In New Hampshire, regulations come in two forms: state and town. The state regulates environmental-type things. In this case, water - coming in and going out. The towns regulate building: what you can build,and where, and what uses are permitted in what you build. This general pattern holds for neighboring states as well.
There are some areas of town/state overlap as well. For example: the state dictates what constitutes a suitable water system for a dwelling, and licenses those (civil engineers) who are authorized to design and certify them. But it is the town which enforces this, and issues you with a notice of occupancy upon completing your water system. Another example of overlap: NH mandates that if towns use a building code (many NH towns don’t), it must be one particular building code, known as BOCA. BOCA is written with conventionally-built houses in mind. Making yurts that comply with BOCA is quite difficult, even if they are built with graded lumber and insulation. The code is just not designed with portable fabric-covered structures in mind. Some yurt companies have BOCA wind and snow load-certified yurts (I have not sought certification for mine), but no fabric-covered yurts meet BOCA’s insulation R-value requirements (read my article at custommade.com for more info on why R-values are not as important to keeping yurts warm). However, BOCA is not usually a deal-breaker to living in a yurt, and have known hundreds of people who live or have lived in yurts in New England without breaking any laws.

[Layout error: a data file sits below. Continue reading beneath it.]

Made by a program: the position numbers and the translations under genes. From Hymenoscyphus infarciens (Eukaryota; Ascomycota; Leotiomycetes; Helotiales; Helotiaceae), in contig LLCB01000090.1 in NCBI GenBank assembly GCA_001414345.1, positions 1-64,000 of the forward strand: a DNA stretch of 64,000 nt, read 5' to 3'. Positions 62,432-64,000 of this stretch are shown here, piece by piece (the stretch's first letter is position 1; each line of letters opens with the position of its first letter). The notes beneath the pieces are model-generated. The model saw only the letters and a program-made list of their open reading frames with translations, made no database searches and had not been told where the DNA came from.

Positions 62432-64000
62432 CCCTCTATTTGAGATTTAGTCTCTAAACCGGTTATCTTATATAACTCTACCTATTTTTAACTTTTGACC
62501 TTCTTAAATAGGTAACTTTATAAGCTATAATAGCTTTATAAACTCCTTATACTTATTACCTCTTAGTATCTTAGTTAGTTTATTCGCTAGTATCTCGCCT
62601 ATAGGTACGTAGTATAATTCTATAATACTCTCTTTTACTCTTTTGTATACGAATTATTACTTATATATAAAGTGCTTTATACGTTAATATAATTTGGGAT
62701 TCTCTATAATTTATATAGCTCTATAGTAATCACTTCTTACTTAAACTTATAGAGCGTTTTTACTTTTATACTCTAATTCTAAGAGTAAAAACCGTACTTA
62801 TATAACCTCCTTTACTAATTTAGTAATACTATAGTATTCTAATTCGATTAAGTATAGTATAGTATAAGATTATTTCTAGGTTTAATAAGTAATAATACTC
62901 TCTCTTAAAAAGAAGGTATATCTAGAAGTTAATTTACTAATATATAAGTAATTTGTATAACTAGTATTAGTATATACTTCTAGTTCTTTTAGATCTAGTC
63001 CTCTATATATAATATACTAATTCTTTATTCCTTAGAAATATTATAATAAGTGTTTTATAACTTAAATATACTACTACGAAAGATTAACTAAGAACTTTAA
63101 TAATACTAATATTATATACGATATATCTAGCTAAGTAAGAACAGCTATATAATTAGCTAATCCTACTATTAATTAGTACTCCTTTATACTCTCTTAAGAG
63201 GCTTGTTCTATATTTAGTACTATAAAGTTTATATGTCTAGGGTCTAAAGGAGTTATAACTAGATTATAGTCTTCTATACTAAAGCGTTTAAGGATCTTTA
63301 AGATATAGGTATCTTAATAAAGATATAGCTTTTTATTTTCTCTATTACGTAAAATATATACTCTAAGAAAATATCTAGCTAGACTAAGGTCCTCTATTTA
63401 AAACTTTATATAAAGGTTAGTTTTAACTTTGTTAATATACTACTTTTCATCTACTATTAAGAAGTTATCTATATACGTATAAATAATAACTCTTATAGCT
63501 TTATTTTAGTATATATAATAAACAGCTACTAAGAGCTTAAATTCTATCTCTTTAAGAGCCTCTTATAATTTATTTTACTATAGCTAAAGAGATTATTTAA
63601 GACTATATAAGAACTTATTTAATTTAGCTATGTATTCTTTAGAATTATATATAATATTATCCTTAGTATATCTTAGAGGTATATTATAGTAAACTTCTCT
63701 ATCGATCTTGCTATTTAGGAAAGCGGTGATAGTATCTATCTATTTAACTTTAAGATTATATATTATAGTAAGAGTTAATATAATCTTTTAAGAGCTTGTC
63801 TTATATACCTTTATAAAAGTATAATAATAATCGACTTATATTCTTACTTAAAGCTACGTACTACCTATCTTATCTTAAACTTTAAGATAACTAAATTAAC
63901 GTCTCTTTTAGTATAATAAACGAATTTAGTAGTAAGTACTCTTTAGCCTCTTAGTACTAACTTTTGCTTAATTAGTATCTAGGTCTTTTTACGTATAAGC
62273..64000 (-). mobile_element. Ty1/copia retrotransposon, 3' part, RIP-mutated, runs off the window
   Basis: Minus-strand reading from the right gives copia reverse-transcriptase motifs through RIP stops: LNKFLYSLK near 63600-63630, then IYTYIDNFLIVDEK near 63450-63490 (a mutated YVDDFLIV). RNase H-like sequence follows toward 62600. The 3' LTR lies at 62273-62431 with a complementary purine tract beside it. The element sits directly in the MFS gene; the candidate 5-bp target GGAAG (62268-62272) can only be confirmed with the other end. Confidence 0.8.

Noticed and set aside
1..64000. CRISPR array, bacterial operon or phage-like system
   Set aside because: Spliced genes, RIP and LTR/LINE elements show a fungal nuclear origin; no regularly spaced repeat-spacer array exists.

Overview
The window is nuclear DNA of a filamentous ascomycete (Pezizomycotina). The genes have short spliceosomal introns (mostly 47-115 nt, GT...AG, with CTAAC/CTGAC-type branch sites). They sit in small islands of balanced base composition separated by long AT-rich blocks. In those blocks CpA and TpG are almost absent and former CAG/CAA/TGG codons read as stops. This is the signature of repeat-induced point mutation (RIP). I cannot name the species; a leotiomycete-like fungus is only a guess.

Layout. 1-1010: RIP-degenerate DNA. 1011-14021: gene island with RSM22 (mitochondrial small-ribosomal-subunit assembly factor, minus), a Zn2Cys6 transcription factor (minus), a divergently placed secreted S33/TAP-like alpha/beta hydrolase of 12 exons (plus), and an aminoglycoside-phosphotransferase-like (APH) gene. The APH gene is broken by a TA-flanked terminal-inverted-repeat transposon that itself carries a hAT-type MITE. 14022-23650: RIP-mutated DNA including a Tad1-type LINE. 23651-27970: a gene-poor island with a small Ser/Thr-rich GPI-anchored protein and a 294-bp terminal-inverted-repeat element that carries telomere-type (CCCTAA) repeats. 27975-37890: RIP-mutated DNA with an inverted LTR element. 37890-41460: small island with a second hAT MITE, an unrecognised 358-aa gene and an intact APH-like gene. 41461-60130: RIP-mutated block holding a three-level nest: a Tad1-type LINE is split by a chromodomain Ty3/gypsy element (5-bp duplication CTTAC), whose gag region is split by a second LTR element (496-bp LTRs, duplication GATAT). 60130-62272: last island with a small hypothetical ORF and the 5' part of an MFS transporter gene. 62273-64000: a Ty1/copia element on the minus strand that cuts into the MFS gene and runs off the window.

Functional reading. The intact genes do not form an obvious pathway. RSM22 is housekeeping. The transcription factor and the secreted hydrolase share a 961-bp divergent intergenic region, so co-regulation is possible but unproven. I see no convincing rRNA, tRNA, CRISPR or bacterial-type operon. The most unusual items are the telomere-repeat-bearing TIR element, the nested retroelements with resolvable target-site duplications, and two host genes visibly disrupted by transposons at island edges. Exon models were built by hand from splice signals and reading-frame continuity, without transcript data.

The State Part. The state of NH requires you to have a way to deal with the water you use. If you use more, you must have a better system to deal with it after. Makes sense. If you are going to be cooking and/or bathing in your yurt, you can--as a bare minimum--carry in your water to use at a sink (or washtub if you’re super-simple), and set up a pipe leading out of your sink to a dry well (or carry out the washtub to pour in the dry well).
Copied this from the NH RSA:
Env-Wq 1022.02 Mini-Dry Wells for Gray Water. (a) For purposes of this section, “gray water” means residential wastewater other than from a urinal or a toilet. (b) A mini-dry well shall be used for the disposal of gray water only if there will be: (1) No running water to or within the structure to be served; and (2) No other wastewater discharge from the structure to be served. (c) No mini-dry well for gray water shall be within 75 feet of drinking water wells or surface waters. (d) A mini-dry well for gray water shall be a hole up to 18 inches in diameter and up to 12 inches deep, filled with stone or gravel. If you carry your water into the yurt, this is how you should dispose of it.